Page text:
There is a fundamentalist fear of the “slippery slope of liberalism,” which consists of the worry that allowing one fringe “immoral” behavior creates precedence to permit anything and everything wayward. In college, I wrote a short story satirizing the notion. In my ill-conceived tale, our young generation has become so difficult to engage – due to the Internet age and the immediate nature of our culture – that teachers begin using sexually explicit material as a pedagogical device. Yeah like they develop educational forms of pornography since the kids seem to be so obsessed with sex anyway. The story sums up with the students becoming increasingly bored with the salacious lessons, until the method becomes as equally ineffective as traditional teaching.
My creative writing classmates thought the story was “a little extreme.” The professor thought it was “oddly amusing at best.” Can’t win them all.
I actually understand the logic behind the fear; “We have to have some standards,” the conservative would say. This ties in with the idea of the infallibility of God’s word – that by allowing one crack in the foundation of the Bible (by disagreeing with a single verse or even word), the rest will inevitably crumble. Post-modern writers refer to this as the “destruction of the meta-narrative” – meaning that there really cannot be one singular ideology that fully applies to the universe. Instead, there must be a bunch of micro-narratives that apply to individual situations or time periods. This is a smack in the face of the Christian God – after all, His command, as well as that of most monotheistic deities, is for unilateral faith. There simply is no room for dissent among the beliefs of His followers. This presents a problem to the logical brain, something I’ve spent 5 months now trying to wrap my mind around.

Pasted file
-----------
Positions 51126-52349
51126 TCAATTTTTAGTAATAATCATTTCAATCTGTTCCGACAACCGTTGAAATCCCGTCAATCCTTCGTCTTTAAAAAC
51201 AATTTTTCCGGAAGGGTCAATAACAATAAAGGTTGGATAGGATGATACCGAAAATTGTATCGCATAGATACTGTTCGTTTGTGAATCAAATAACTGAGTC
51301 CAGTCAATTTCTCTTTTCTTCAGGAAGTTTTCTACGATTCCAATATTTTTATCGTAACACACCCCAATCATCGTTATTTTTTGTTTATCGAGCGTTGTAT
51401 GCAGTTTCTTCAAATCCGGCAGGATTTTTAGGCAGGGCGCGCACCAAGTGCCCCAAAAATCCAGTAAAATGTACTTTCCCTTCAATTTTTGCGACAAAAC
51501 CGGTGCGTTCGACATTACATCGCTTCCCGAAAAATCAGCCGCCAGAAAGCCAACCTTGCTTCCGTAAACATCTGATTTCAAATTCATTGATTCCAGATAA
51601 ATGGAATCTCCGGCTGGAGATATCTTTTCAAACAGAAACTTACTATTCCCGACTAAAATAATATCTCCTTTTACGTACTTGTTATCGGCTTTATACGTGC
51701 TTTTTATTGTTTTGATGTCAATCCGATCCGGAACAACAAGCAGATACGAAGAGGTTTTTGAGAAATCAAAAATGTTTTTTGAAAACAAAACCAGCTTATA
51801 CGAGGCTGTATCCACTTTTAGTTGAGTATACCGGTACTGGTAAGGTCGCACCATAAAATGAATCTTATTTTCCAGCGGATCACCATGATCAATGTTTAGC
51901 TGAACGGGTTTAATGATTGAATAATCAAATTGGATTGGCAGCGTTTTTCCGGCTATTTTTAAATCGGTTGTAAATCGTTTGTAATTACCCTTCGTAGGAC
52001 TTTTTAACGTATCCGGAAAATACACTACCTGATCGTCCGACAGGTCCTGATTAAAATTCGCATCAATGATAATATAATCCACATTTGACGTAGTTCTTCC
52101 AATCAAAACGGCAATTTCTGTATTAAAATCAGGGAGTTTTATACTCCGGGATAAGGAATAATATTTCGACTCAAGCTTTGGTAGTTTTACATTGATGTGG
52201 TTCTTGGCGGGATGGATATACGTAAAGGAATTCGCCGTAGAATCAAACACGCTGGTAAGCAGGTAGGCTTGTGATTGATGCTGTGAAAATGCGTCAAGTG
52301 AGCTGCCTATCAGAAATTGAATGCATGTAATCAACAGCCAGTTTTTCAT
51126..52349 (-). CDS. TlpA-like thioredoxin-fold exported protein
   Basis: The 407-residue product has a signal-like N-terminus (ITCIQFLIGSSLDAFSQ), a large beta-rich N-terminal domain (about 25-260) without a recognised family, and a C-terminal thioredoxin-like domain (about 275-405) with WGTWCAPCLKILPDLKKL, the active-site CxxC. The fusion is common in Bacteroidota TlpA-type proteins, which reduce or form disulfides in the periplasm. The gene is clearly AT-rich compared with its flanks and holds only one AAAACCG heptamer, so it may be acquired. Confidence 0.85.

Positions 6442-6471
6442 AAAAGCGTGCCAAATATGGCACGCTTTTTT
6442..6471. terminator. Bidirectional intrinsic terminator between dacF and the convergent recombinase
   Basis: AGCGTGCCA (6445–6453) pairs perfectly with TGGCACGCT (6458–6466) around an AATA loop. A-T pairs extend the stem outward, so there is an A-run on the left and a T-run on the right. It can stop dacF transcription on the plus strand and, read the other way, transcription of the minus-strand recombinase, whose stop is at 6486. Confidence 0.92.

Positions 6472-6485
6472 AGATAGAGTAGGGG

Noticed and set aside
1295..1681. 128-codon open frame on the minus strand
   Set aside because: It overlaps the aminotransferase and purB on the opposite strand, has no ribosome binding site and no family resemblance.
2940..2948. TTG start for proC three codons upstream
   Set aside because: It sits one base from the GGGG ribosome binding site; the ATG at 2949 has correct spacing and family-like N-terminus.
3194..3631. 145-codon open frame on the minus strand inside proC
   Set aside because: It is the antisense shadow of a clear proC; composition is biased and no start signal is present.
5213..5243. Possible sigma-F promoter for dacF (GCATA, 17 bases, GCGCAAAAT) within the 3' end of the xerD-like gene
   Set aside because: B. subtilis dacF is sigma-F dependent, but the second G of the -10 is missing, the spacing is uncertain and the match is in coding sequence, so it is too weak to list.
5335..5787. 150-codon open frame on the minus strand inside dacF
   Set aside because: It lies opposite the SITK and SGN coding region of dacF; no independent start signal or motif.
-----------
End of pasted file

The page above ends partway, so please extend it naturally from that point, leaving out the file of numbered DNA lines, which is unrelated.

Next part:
So why not throw the baby out with the bath water? Remember my gay friend who warned me against this project? The one who said, “Why engage in a book that hates you?” The Bible does not hate me. It is one of the most enigmatic books ever composed, and it has been used as the inspiration for the greatest acts of love and evil on the planet. Yes, there are lots of people who read the Bible and hate me based on it, but the ones closest to me feel the opposite. They read it and love me for it.
In light of that, here is some of the great advice in the Proverbs. I have stated the danger in taking any one passage out of context, but I think that risk is mitigated when it motivates good behavior (rather than condemning evil).
A good name is more desirable than great riches;
to be esteemed is better than silver or gold.
Proverbs 22:1 (NIV)
Be a good person rather than a rich person.
Do not exploit the poor because they are poor
and do not crush the needy in court.
Proverbs 22:22 (NIV)
This seems to be something our courts often screw up.
Rescue those being led away to death;
hold back those staggering toward slaughter.
Proverbs 24:11 (NIV)
Help those in dire circumstances.
Without wood a fire goes out;
without a gossip a quarrel dies down.
Proverbs 26:20 (NIV)
Boy do we as a society like to over share, particularly about each other.
Speak up for those who cannot speak for themselves,
for the rights of all who are destitute.
Proverbs 31:8 (NIV)
Perhaps one of the most important verses in the Bible.
And finally, my favorite bit of advice:
Let beer be for those who are perishing,
wine for those who are in anguish!
Let them drink and forget their poverty
and remember their misery no more.
Proverbs 31:6-7 (NIV)
Thanks Solomon! I’ll get a case of Charles Shaw on the way home!
I’m going for a bit more positivity. And given how tomorrow’s reading in Ecclesiastes begins with “Everything Is Meaningless…” I pray that it won’t be short-lived.